Lydia rolled her eyes. "Okay, class. Time for a remedial lesson. How do you take out a low level hero?"
Together, the dragoons answered with weary, fake sing-songy voices. "Lure them out, surround them, and wear them down with concentrated fire 'till their mana runs out."
"Good students! Cookie's waiting for ya in the cafeteria if you get this next one: if you're trying to protect a hero with a single person, what's the best class for the job?"
The rookie dragoon scratched his chin. "A rogue?"
"No, idiot," the older dragoon said. "A wizard, obviously."
"Oh do shuuuuuuut up!" Lydia snapped and the dragoons snapped to attention. She smacked her head with the palm of her hand loud enough that Mylo looked around for a moment. "Alright you goons. A hero is dangerous right? Well, what about a hero who never runs out of mana?"
The dragoons' brows creased as they imagined a hero hauling around a house-sized sack of mana potions.
Lydia hinted, "Stro...."
"I knew that."
The dragoons nodded in agreement. Then the rookie asked, "But why would someone protect the hero?"
"Etier's no fool, he knows he can't deal with a hero, so he's made sure no one can easily swoop in and do the job without his involvement." Lydia looked rueful at Kasumi skipping along. "Trouble is, love or friendship both beat loyalty. Etier may have screwed us all over."
"You two withdraw to the safe-house. I'll continue surveillance."
Lydia turned her gaze back to the street and reacquired Mylo and Kasumi right as Mylo found an open restaurant.
A cozy little place crammed between a spellseller and the stagecoach office, the restaurant was little more than a kitchen with a bar and some stools slapped on the side. Oil sizzled and popped. A sharp tang of vinegar shot through the starchy waft of cheap sago.
"Hey, you do ramen? This looks a bit like a ramen joint in my town," Kasumi said.
The cook scratched his head. "Never heard of that. Sorry. I mainly do food from the Thundering Line."
They settled in on the stools. Kasumi scanned the menu placard for a while, asking Mylo what all the unfamiliar words tasted like. She chose a bowl of sago pearls and some meat she thought was chicken in a thin, sweet broth.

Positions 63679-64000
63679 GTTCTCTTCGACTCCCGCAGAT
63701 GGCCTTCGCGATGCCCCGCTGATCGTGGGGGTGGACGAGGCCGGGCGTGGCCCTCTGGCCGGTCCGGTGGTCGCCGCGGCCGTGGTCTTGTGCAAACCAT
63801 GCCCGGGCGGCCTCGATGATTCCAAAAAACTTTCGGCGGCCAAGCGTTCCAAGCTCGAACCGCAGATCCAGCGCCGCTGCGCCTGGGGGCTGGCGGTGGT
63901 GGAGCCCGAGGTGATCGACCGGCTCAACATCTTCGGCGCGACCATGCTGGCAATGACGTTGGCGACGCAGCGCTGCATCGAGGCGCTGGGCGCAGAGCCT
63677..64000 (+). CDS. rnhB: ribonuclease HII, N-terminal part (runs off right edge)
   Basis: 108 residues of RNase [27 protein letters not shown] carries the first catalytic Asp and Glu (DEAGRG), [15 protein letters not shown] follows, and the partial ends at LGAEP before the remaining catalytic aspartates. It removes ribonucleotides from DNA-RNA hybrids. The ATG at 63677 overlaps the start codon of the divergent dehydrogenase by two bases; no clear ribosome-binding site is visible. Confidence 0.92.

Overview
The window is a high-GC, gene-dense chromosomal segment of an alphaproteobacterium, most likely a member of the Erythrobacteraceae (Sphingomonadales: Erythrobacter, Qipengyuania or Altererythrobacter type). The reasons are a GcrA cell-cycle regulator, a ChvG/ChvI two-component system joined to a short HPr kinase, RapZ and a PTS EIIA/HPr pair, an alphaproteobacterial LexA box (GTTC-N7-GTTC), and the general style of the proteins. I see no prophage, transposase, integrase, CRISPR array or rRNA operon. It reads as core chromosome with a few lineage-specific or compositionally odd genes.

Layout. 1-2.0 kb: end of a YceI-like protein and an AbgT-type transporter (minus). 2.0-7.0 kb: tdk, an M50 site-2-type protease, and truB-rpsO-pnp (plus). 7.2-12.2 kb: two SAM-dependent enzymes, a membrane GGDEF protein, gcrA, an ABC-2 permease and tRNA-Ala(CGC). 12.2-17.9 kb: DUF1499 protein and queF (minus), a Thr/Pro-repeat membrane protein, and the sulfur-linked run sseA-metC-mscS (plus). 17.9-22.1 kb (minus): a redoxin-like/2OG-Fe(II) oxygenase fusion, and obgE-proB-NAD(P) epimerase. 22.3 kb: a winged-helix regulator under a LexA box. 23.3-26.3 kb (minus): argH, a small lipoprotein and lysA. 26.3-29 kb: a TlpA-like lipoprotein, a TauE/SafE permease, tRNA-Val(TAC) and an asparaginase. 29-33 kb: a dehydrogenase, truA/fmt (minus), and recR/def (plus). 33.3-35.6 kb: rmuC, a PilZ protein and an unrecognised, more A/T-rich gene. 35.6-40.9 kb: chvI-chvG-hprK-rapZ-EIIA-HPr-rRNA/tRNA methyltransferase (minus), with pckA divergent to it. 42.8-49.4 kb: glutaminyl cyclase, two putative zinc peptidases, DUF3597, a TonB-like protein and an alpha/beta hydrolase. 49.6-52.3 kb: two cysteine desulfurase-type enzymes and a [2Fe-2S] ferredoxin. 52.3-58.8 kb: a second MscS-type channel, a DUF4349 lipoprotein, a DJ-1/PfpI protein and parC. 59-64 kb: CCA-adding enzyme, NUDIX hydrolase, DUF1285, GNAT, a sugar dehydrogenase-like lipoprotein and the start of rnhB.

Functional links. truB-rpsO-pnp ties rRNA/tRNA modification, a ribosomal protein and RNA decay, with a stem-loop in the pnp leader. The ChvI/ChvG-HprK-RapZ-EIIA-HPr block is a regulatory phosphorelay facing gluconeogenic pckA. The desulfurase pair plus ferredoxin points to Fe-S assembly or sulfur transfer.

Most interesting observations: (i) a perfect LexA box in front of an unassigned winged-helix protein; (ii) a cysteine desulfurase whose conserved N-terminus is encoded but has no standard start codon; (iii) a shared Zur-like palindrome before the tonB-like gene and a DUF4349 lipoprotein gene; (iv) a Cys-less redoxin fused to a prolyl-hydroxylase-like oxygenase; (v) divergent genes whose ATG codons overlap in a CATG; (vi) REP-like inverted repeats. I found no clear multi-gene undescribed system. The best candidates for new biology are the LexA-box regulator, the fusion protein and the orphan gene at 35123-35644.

Kasumi began loading Mylo up with her plans for the brand-spanking new Edule between bites. She finished her bowl before Mylo had gotten through half of his food.
"You got it."
"So," Mylo began, tentative, brow furrowed as he tried to map out a path through the conversation to come. "Where is ramen from?"
Kasumi accepted a steaming bowl with a sly glance at Mylo. "Nice try. I can't tell you, probably."
"Cause you're an NPC."
"What does that mean?"
"Nope!" Kasumi wagged finger. "Not gonna tell you that either."
Mylo sighed and Kasumi eyed his plate. There were some breaded, fried somethings that smelled savory and fantastic sitting on a bed of cabbage and tundra thyme. She picked up a small, twin-pronged wooden fork and tried to sneak one.
"Oh no you don't!"
Mylo snatched up a preserve-spreading knife and defended. They laughed as they sparred. Then they got stuck, the knife wedged between the fork's two prongs.
Truce declared, they returned to eating. Kasumi though kept stealing curious glances.
"It's just...we're having dinner, you asked me, we're a guy and a girl—you do realize I'm a girl, right? Body doesn't agree yet, but I am!"
"Yeah, I know. Figured that out a while ago."
Kasumi's nose bunched up as she inhaled for the shout. "Then why didn't you say anything?"
Mylo shrugged. "Didn't think I needed to. We were having fun."
"Yeah." Kasumi relaxed into an easy smile. "It's been pretty cool."
Then she realized she had accidentally changed the subject. Her eyes shone and she leaned in on the attack.